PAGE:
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Motorway lane discipline The Highway Code applies to England, Scotland and Wales and is essential reading for everyone. Rule 264 You should always drive in the left-hand lane when the road ahead is clear. If you are overtaking a number of slower-moving vehicles, you should return to the left-hand lane as soon as you are safely past. Slow-moving or speed-restricted vehicles should always remain in the left-hand lane of the carriageway unless overtaking. You MUST NOT drive on the hard shoulder except in an emergency or if directed to do so by the police, HA traffic officers in uniform or by signs. Read all the rules about motorway lane discipline
Vision The Highway Code applies to England, Scotland and Wales and is essential reading for everyone. Rule 92 Vision. You MUST be able to read a vehicle number plate, in good daylight, from a distance of 20 metres (or 20.5 metres where the old style number plate is used). If you need to wear glasses (or contact lenses) to do this, you MUST wear them at all times while driving. The police have the power to require a driver to undertake an eyesight test.
Lines and lane markings on the road The Highway Code applies to England, Scotland and Wales and is essential reading for everyone. Rule 127 A broken white line. This marks the centre of the road. When this line lengthens and the gaps shorten, it means that there is a hazard ahead. Do not cross it unless you can see the road is clear and wish to overtake or turn off. Rule 128 Double white lines where the line nearest to you is broken. This means you may cross the lines to overtake if it is safe, provided you can complete the manoeuvre before reaching a solid white line on your side. White direction arrows on the road indicate that you need to get back onto your side of the road. Rule 129 Double white lines where the line nearest you is solid. This means you MUST NOT cross or straddle it unless it is safe and you need to enter adjoining premises or a side road. You may cross the line if necessary, provided the road is clear, to pass a stationary vehicle, or overtake a pedal cycle, horse or road maintenance vehicle, if they are travelling at 10 mph (16 km/h) or less.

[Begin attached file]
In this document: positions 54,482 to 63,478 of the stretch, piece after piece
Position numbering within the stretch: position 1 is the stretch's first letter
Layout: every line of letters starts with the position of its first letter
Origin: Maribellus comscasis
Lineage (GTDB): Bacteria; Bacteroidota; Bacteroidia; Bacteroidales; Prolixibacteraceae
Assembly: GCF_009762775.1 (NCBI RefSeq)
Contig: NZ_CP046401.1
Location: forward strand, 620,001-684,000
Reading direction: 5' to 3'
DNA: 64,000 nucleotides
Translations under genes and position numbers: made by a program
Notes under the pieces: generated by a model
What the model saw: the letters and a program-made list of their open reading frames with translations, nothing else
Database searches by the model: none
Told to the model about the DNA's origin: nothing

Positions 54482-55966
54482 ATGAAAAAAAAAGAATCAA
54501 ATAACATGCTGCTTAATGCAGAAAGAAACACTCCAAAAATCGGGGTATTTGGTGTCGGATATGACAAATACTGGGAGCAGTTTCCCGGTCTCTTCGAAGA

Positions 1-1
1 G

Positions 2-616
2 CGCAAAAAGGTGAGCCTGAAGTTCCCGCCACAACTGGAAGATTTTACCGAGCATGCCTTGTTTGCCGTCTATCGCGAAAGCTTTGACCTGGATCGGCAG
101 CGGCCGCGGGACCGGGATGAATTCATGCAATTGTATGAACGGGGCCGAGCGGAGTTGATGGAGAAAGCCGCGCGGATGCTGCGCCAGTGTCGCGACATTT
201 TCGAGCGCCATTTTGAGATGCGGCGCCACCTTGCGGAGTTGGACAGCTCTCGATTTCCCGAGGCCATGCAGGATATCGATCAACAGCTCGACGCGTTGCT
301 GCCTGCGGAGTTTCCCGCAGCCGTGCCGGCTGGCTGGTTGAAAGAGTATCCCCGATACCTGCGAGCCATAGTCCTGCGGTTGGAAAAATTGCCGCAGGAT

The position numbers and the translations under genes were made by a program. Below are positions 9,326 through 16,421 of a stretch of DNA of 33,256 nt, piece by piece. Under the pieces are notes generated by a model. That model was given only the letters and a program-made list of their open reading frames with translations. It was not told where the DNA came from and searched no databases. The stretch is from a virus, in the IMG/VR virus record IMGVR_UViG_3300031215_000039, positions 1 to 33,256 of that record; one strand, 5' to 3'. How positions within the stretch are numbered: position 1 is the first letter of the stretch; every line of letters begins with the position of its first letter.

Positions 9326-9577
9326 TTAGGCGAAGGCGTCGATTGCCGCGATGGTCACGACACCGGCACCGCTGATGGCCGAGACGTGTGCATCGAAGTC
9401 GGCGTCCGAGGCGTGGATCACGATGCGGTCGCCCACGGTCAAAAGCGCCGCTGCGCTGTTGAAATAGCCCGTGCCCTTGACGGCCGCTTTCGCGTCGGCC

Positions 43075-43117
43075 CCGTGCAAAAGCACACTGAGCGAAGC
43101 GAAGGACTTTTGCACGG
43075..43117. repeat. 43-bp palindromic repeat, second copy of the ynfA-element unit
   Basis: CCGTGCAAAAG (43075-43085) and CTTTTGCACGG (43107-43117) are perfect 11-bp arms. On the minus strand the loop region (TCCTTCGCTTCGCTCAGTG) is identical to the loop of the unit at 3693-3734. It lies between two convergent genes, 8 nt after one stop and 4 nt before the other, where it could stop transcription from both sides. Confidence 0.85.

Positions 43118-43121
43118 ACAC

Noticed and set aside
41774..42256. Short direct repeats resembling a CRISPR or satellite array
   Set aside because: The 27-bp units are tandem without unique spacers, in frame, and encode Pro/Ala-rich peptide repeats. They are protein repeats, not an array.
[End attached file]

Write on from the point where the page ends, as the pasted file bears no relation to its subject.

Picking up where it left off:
Dual carriageways The Highway Code applies to England, Scotland and Wales and is essential reading for everyone. Rule 173 Dual carriageways. When crossing or turning right, first assess whether the central reservation is deep enough to protect the full length of your vehicle. If it is, then you should treat each half of the carriageway as a separate road. Wait in the central reservation until there is a safe gap in the traffic on the second half of the road. If the central reservation is too shallow for the length of your vehicle, wait until you can cross both carriageways in one go.
Roundabouts: signals and position The Highway Code applies to England, Scotland and Wales and is essential reading for everyone. Rule 186 When taking the first exit to the left, unless signs or markings indicate otherwise signal left and approach in the left-hand lane keep to the left on the roundabout and continue signalling left to leave. When taking an exit to the right or going full circle, unless signs or markings indicate otherwise signal right and approach in the right-hand lane keep to the right on the roundabout until you need to change lanes to exit the roundabout signal left after you have passed the exit before the one you want. When taking any intermediate exit, unless signs or markings indicate otherwise select the appropriate lane on approach to and on the roundabout you should not normally need to signal on approach stay in this lane until you need to alter course to exit the roundabout signal left after you have passed the exit before the one you want. When there are more than three lanes at the entrance to a roundabout, use the most appropriate lane on approach and through it.